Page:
The Irish Story: Telling Tales and Making it Up in Ireland Hardcover – 25 Oct 2001
Customers who bought this item also bought
What other items do customers buy after viewing this item?
Enter your mobile number or email address below and we'll send you a link to download the free Kindle App. Then you can start reading Kindle books on your smartphone, tablet, or computer - no Kindle device required.
To get the free app, enter your mobile phone number.
No historian has done more to unravel, question and undermine Irish nationalist historiography than Roy Foster, award-winning biographer of WB Yeats. His revisionism will now be refuelled with the The Irish Story. It is often said that the Irish know too much history, as opposed to too little; or rather they know too much one-sided history. Mythical versions of conflict in the past have a nasty habit of getting in the way of peace and reconciliation in the present. In a dozen separate studies, most of which began life as reviews and lectures, Foster mounts a further onslaught on the morose and partisan manner in which the Irish past (especially that of the Republic) continues to be memorialised. He surveys popular histories, the emergence of professional Irish historiography, historical theme-parks (the macabre phenomenon of "faminism"), Angela's Ashes, Gerry Adams' autobiography and the recent commemoration of the 1798 rising. Throughout he offers an elegant and forceful corrective to those who seek to locate Ireland within a simplistic narrative of exploitation and suffering. A good deal of the book is devoted to Yeats and there are essays on Trollope, Elizabeth Bowen and Hubert Butler too--all writers for whom Ireland and England were not opposite poles, but sites of complex identity and inspiration. This leaves one wondering where Roy Foster himself sits--like Yeats, on the border, "advantaged by the duality of the emigrant existence"--or simply on the fence, enjoying the age-old academic sport of debunking? In a book devoted to invented traditions and the politics of memory the author has left himself out of the story. --Miles Taylor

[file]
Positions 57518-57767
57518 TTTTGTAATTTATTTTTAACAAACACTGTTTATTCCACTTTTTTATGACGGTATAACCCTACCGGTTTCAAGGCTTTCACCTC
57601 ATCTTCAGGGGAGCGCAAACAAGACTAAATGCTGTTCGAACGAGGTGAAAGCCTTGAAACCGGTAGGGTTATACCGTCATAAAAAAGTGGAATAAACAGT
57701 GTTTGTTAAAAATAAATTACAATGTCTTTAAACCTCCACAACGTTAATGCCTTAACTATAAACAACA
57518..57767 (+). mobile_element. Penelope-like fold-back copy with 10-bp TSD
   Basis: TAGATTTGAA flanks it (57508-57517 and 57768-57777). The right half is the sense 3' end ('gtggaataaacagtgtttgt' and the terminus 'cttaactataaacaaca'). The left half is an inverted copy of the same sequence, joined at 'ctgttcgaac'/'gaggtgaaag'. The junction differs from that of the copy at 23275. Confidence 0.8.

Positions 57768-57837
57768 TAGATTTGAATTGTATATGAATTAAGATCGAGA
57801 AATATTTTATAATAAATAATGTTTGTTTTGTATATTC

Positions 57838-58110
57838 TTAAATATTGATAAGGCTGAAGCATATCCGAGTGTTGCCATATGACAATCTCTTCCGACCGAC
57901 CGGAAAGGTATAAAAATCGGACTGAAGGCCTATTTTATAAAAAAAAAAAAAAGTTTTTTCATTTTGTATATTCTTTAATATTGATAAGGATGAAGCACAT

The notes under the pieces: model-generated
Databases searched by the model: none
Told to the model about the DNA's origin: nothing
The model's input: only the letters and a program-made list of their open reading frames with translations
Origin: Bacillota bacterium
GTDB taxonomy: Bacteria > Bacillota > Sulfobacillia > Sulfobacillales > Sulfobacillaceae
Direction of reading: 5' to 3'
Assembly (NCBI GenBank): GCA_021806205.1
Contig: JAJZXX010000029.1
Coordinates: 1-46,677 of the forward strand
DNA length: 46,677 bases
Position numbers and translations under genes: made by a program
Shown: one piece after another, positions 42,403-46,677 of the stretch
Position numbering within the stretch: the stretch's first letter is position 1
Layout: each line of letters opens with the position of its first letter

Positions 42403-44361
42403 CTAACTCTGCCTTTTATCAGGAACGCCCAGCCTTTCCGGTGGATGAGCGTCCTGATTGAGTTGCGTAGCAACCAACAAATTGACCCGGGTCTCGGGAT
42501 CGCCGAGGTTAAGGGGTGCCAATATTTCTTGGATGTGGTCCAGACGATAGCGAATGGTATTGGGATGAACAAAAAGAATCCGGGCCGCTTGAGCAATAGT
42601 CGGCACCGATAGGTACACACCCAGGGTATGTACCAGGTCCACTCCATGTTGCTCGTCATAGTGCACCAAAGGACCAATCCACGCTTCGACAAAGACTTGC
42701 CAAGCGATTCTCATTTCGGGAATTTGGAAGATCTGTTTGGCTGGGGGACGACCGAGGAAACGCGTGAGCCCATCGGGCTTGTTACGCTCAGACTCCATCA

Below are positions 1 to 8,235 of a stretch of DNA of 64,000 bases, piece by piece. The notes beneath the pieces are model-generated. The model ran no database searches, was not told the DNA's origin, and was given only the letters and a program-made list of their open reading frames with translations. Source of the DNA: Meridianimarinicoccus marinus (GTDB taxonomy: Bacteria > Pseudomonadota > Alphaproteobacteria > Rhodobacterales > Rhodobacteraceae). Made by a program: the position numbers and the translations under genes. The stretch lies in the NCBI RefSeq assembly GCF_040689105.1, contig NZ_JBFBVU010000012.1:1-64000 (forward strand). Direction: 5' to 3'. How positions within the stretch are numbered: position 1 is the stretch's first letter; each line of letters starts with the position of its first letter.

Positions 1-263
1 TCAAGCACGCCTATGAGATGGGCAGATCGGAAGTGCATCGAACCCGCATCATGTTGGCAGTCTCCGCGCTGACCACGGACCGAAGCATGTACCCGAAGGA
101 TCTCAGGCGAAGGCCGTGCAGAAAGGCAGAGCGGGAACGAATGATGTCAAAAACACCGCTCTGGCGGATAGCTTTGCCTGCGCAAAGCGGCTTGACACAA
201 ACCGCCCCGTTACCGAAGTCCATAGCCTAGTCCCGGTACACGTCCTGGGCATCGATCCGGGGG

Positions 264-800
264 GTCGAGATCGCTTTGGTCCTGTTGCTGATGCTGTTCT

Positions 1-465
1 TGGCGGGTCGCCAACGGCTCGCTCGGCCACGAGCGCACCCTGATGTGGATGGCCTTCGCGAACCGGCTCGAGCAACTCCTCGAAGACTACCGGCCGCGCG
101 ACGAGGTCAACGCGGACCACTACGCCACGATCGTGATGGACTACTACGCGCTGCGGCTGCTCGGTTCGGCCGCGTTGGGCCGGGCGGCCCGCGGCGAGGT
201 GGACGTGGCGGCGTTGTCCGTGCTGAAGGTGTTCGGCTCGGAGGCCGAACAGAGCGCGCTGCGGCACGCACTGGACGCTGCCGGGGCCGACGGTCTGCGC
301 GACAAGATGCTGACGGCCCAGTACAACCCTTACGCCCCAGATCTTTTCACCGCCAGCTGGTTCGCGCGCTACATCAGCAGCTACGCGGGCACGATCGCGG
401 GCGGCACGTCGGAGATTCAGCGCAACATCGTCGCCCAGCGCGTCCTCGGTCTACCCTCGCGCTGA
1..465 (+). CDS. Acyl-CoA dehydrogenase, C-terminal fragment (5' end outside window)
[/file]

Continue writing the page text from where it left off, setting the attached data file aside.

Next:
Reading Foster will sharpen your wits, leave you less likely to be duped by a story simply because it's told with a brogue. (Chicago Tribune)
Erudite and acerbic (Kirkus Reviews)
Interesting, suggestive, mostly urbane, sometimes scathing. (Wall Street Journal)
Foster is a formidably funny and exciting writer, and it is a joy to watch as he charmingly herds each sacred cow to the slaughter. (Craig Brown, The Mail on Sunday)
Foster's superb portrait of the essayist Hubert Butler evokes an Irish Orwell; someone who for 60 years, at times reviled and at others ignored, spoke subtle, lucid truth.... Foster eviscerates what he sees as the cramping of the past in memoirs by Frank McCourt and Gerry Adams.... What Foster is really going after is not politics but a way of thinking and writing 'for an audience in search of reaffirmation rather than dislocation (or enlightenment.'... Style is Foster's touchstone for truth. His disdain for McCourt's and Adams's writing, and the tradition of tale-telling, is more than literary.)
Roy Foster is one of the most elegant and probing writers on Irish topics and also one of the most controversial. In Ireland itself, where history matters, Foster attracts Cornel West-scale publicity. He's the leading figure in a generation of 'revisionist' historians who have chipped away at what they describe as Irish myths. American readers are about to get a fresh taste of his stiletto pen and icon-smashing habits when his latest book, 'The Irish Story' hits these shores. (Chris Shea, Boston Globe)
The outpouring of literature from Ireland has ever been enormous, and nothing seems to stem it, or to reduce the excellence of the best of it. Occasionally, amid that plenitude there emerges a book that startles and provokes to the point of demanding extraordinary attention. Such a book is The Irish Story.... I can think of no book that more clearly, provocatively and intelligently delineates the important underlying contemporary truths of Ireland and the Irish than this insightful, courageous and splendid work. (Michael Pakenham, Baltimore Sun)
Foster is a graceful stylist, a droll wit, and a serious scholar. For the student of Irish history, this volume of revisionist history is often refreshing in its genteel insolence and polite polemics. It provides a dozen thoughtful essays, many blending biography and literary criticism with skeptical scrutiny of traditional historiography. (Richmond Times)
The whole book is written in lively, colorful, and exact prose.... As Foster has ruefully reflected, his nation is 'too prone to mistake verbiage for eloquence, fanaticism for piety, and swagger for patriotism.' These are faults not particular to the Irish, although the Irish might be said to be especially spectacular in their use. (Margaret Boerner, Weekly Standard)